Another way of generating support for the movement was through the use of posters. This image was taken from Nazi Exhibitions.  It is a poster that was displayed in 1936 in order to establish public support for the Nazi Eugenics program. It states “Sterilization is liberation, not a punishment.” Portraying that through sterilization, the government’s purpose of this program was to free future generations of a burden such as a deaf child or one with any other hereditary illness. The poster also shows three handicapped children. Below them the caption reads, “Who would want to be responsible for this?” Through posters like this, the Nazis attempted to convince the German citizens that the movement helped the community in the long run by ridding the burden of taking care of disabled and hereditarily ill people.

Dia-Serie "Blut und Boden":

During this period, the German economy experienced a depression, leaving most families struggling financially. Because of financial strives, posters like this appealed to many German people. In this poster, it shows that a healthy family of five can live on the same amount of money as one genetically ill person. Posters similar to this informed citizens that at least from a financial standpoint, people like this man were a burden to society, and it would be much easier to rid the world of them.

These posters as well as ones similar served their purpose in generating support for the movement. Along with convincing many German families to support the movement, most German protestant churches stood by it as well. Only the Roman Catholic Church outwardly opposed it (Nataupsky).

By 1938, the Nazis decided to forcibly emigrate all Jews in order to continue their racial cleansing. It was not enough to ban all marriages between those considered ill or Jewish with non-Jewish Germans. It became necessary to completely remove all non-Aryans from German society and place them in camps. Once in different concentration camps, the forced sterilization continued on a larger scale to create the perfect Aryan society.

Carl Clauberg

Carl Clauberg in Block 10 at Auschwitz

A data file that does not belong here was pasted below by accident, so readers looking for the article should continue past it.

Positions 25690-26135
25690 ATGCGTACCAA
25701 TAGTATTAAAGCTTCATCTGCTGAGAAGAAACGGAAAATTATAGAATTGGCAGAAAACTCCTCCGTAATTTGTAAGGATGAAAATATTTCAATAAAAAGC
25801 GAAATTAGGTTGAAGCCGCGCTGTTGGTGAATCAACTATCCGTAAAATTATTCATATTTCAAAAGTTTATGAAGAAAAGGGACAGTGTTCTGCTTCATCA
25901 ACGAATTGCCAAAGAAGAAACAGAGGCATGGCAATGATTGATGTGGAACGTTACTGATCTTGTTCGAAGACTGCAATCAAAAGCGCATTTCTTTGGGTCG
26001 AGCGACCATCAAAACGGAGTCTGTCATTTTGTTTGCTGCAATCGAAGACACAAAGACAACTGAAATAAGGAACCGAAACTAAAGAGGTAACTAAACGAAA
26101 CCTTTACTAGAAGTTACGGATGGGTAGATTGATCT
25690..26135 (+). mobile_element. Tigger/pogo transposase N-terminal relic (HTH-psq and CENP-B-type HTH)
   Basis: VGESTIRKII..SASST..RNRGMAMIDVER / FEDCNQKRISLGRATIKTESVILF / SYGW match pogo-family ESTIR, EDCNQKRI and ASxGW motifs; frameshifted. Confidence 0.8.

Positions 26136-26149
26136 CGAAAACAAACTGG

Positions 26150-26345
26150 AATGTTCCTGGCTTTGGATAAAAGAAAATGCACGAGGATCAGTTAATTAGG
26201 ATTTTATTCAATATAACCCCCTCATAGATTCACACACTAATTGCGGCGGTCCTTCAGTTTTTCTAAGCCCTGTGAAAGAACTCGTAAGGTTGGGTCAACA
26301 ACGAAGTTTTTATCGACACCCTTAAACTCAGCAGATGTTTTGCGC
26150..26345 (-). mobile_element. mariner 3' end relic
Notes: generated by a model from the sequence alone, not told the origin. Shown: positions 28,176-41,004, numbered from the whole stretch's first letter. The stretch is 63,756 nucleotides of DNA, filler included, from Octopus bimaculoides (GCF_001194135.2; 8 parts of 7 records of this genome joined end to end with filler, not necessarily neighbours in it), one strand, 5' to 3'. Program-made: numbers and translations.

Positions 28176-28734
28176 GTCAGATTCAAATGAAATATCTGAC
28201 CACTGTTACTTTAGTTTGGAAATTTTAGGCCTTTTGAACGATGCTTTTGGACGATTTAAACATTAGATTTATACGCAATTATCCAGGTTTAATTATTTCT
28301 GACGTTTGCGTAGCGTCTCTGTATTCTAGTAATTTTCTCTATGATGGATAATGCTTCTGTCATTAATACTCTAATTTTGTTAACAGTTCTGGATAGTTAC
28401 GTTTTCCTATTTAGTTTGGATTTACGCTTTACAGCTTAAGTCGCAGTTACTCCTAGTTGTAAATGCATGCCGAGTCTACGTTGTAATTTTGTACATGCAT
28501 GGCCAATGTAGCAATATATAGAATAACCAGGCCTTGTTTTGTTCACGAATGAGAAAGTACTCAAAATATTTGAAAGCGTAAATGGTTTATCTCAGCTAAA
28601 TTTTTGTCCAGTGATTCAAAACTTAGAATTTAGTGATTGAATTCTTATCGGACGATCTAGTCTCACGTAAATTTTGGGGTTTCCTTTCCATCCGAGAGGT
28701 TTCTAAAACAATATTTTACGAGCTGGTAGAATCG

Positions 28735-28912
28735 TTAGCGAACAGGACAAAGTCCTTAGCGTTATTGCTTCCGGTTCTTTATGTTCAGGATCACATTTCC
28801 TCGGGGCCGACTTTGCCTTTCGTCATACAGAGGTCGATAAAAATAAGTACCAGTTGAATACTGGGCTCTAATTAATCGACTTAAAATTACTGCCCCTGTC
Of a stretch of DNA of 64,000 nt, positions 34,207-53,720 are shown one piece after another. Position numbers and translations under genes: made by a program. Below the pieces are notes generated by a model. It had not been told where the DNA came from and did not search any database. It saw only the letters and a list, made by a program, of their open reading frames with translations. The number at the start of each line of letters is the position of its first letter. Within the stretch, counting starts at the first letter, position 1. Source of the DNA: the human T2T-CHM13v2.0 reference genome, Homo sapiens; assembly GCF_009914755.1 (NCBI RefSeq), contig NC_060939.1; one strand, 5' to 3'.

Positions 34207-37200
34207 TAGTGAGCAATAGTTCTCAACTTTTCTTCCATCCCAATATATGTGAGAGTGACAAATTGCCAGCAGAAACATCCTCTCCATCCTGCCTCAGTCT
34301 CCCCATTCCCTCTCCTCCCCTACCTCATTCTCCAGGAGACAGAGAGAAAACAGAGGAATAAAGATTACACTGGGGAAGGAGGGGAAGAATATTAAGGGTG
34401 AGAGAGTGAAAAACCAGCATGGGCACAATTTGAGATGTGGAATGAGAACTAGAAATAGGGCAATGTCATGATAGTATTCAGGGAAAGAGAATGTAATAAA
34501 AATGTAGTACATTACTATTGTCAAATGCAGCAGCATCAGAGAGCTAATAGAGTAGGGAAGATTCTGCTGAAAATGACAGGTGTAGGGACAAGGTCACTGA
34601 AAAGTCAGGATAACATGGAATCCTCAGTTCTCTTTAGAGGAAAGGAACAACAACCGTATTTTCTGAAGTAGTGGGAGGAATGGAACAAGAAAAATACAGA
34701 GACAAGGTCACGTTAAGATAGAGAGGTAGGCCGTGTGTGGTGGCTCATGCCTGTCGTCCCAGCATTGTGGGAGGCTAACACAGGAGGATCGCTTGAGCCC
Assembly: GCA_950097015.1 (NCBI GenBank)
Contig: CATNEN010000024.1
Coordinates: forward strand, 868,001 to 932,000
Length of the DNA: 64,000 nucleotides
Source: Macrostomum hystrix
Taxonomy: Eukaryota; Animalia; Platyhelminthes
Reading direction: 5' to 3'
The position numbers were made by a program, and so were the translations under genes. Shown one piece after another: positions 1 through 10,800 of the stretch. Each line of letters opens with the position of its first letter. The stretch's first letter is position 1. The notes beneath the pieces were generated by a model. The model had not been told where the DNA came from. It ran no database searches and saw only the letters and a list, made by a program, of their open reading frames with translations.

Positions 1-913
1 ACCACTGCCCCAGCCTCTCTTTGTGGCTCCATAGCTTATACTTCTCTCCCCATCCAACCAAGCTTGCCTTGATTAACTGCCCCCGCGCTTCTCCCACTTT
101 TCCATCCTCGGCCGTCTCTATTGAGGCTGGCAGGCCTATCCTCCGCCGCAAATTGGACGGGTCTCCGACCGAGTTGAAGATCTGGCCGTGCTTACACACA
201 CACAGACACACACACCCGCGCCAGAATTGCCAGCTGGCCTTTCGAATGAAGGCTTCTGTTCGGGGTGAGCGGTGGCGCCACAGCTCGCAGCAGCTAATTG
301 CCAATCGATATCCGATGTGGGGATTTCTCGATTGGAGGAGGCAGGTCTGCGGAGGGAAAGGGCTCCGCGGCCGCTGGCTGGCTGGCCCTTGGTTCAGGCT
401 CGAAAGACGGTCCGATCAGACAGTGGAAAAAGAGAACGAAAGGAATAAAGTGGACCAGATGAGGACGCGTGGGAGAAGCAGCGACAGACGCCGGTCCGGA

Dr. Carl Clauberg was a research gynecologist that was authorized by SS chief Heinrich Himmler to develop a process for mass sterilization. Though there are many doctors associated with the mass sterilization of men and women during the Holocaust, Clauberg is one of the most well known.  In 1942 he began experiments in Block 10 of Auschwitz, shown in this image. His experiments strove to find an inexpensive and efficient way of sterilizing men and women. Means of sterilization previously used for those with a genetic disease were no longer possible. Vasectomy and tubal litigation procedures took too much time and were far too expensive for the amount of individuals that would be sterilized.

During his time in Block 10, Professor Clauberg performed a wide range of experiments. One experiment he performed included the injection of acidic substances into the uteruses of women causing excruciating pain, bursting spasms, and bleeding in the stomach. Another experiment involved the x-raying of genitals in men. He radiated their genitals and then castrated them to study the changes in their testes. It was also a customary practice to sterilize women by administering an overdose of x-rays. More experiments included the removal of one or both ovaries and the artificial insemination of women. “The main purpose of this research was to find the fastest ways of limiting and eventually exterminating ‘inferior races,’ and to raise the birth rates of the ‘pure’ Nordic race,” (Laska 181). By 1943 Clauberg had perfected his techniques and declared that he could sterilize “several hundred, possibly a thousand women in a single day,” (181). His methods of sterilization continued in Auschwitz and progressed to other concentration camps like Ravensbrück.